Tell us about your current job and responsibilities. How do you spend your work day?
Most of my days are spent analyzing competitor pricing versus ours, developing pricing and marketing programs to help spur sales, working on financial analytics to make sure our programs make money, and talking with our field sales team to see what else we can do to help with pricing and product in the market. I also enjoy strategizing with the management team on better ways to position and sell our product. I am typically very busy and am frequently buried in Excel files, industry reports, and email exchanges with the sales team.
What do you expect to be doing 20 years from now?
In 20 years I’d like to be in a leadership role with a good balance between work and the rest of my life. I would want time for what I am truly passionate about in life – fitness, mentoring children, and family. While I take pride in my career and am ambitious, there are many things other than work that matter as much or even more.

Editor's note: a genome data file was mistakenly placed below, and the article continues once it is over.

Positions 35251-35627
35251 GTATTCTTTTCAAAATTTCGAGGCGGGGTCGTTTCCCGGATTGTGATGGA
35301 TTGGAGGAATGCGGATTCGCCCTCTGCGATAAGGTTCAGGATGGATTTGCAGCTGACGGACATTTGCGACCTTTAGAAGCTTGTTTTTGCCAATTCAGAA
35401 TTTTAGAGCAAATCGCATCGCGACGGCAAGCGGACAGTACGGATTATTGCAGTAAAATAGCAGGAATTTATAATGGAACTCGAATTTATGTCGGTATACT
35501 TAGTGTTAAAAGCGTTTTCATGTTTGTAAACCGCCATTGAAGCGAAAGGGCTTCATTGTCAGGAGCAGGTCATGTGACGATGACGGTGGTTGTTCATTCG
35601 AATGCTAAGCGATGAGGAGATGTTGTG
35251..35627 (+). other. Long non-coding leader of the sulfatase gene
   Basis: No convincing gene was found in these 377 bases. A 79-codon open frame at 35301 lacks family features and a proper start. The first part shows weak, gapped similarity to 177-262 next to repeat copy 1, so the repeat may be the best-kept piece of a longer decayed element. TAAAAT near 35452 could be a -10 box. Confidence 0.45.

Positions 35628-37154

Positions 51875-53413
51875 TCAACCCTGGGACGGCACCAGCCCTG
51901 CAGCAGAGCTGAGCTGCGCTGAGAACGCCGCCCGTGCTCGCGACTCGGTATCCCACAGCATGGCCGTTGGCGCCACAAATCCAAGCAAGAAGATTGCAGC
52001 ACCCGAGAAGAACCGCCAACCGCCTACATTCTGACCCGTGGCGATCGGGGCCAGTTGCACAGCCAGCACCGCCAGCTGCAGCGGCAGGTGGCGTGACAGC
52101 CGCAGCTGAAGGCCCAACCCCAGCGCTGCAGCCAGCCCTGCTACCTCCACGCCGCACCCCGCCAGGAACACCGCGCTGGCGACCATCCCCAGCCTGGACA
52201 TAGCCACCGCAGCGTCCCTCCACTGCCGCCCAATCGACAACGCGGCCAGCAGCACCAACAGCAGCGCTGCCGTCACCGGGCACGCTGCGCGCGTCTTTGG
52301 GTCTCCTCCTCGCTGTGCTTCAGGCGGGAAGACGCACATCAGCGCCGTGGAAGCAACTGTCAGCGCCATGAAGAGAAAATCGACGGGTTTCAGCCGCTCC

What’s the biggest issue facing the industry today?
The advancement of technology has created confusion with the best way to market and communicate to a market that is full of knowledgeable people who grew up without computers, email, and cell phones. Manufacturers and dealers are trying to reach the full range of potential customers but the older generation generally wants face-to-face interaction or printed materials while the younger generation needs everything in an email or on their cell phone.
What’s the one thing you wish someone would have told you before you entered the industry?
I wish someone warned me about how difficult it is to pinpoint market pricing. This industry is unlike anything I expected, with deals constantly being made and competitor pricing becoming even more difficult to confirm. I have learned to love the ever-changing landscape but it was a steep learning curve to begin with. I now embrace the madness.
What class(es) do you wish you had paid more attention to in high school?